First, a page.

New Paltz voters OK $52.2M school budget, $500K safety project

Max Maurer, Julie Tresco and Tim Rogers. (photos by Lauren Thomas)

Max Maurer, Julie Tresco and Tim Rogers. (photos by Lauren Thomas)

New Paltz’s $52.2 million school budget passed handily, nabbing almost 70 percent voter approval  tonight. A second proposition asking voters if they’d support using $500,000 from the capital reserve funds to help pay for needed repairs to district’s four school buildings also passed.

On the budget, 1,316 voters said yes and 579 said no. That 69.45 percent approval is well beyond the 50 percent required under the state tax cap law.

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For the school safety proposal, 1,227 voters said yes and 620 said no. It passed with 66.4 percent approval.

This year’s race for school board for two open seats was fielded by three candidates. Voters elected Town of New Paltz Planning Board member Tim Rogers and Julie Tresco, of Esopus, to the Board of Education.

For board members, the votes broke down this way: Rogers got 1,100 votes, Tresco got 1,098 and their rival Max Maurer, of Gardiner, got 746 votes.

Tresco had run for the board last year, but ultimately failed to pick up enough votes in a crowded, six-person race. She said she was glad for the support the community gave her this year, and she was pleased the community approved the school budget and the $500,000 proposition.

“I’m excited,” she said, “and I’m looking forward to starting my term.”

Tim Rogers will be sworn in this week as the highest vote getter. He’s replacing Rod Dressel, who was an appointee filling out Bob Rich’s term. In July, Rogers and Tresco will be sworn into their full terms, which will last until 2016.

Superintendent Maria Rice said she was thrilled with the results and looked forward to working with the two new Board of Education members.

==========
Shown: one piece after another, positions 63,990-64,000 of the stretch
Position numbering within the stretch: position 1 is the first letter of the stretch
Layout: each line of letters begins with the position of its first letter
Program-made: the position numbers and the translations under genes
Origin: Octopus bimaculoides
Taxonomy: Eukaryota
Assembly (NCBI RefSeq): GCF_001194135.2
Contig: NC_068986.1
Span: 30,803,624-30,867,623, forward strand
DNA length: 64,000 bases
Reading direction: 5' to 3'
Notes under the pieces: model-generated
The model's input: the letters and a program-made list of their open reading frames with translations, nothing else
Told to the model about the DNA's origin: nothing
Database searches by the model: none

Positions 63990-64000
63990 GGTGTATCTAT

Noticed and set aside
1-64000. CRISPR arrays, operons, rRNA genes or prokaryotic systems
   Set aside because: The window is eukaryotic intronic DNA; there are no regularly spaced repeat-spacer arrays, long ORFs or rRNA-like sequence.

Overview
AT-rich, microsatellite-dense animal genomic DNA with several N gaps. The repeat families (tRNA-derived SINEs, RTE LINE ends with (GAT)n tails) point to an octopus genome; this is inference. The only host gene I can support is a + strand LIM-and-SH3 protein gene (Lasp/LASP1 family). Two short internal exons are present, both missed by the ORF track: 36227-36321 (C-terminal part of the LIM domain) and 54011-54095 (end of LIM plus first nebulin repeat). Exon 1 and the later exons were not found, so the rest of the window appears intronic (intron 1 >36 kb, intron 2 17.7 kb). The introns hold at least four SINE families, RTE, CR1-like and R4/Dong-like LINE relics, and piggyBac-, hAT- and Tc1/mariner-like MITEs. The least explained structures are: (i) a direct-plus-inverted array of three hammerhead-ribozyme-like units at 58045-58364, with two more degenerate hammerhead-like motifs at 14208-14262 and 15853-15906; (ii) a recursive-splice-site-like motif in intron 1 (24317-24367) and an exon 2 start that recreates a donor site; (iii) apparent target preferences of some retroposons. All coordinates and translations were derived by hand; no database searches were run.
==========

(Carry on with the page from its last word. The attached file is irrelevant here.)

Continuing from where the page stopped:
“I just think that we have a very generous and dedicated community to our educational system,” Rice said. “And I thank them for not just passing the budget, but also our capital project – though not large – which will address some of our security and safety needs.”

District officials will use that $500,000 in capital reserve funding, in part, to respond to the school safety climate post Sandy Hook. Some of that money will go to install security buzz-in systems at the front doors of Lenape Elementary School and New Paltz Middle School. The rest is going to needed repairs at the buildings.

A total of 1,932 voters cast a ballot in this year’s school election.

All told, New Paltz Central School District did not have as dramatic a budget vote as it did in 2012. Last year, the Board of Education decided to ask voters if they’d like to exceed the state tax cap. They ended up missing their needed 60 percent supermajority by a scant 18 votes. Ultimately, voters approved a lesser $50.47 million 2012-2013 budget in a second vote that June.

This year’s budget, by contrast, complies with the requirements of the cap. The $52.2 million spending plan will raise the tax levy by 4.4 percent – New Paltz’s legal limit under state law.

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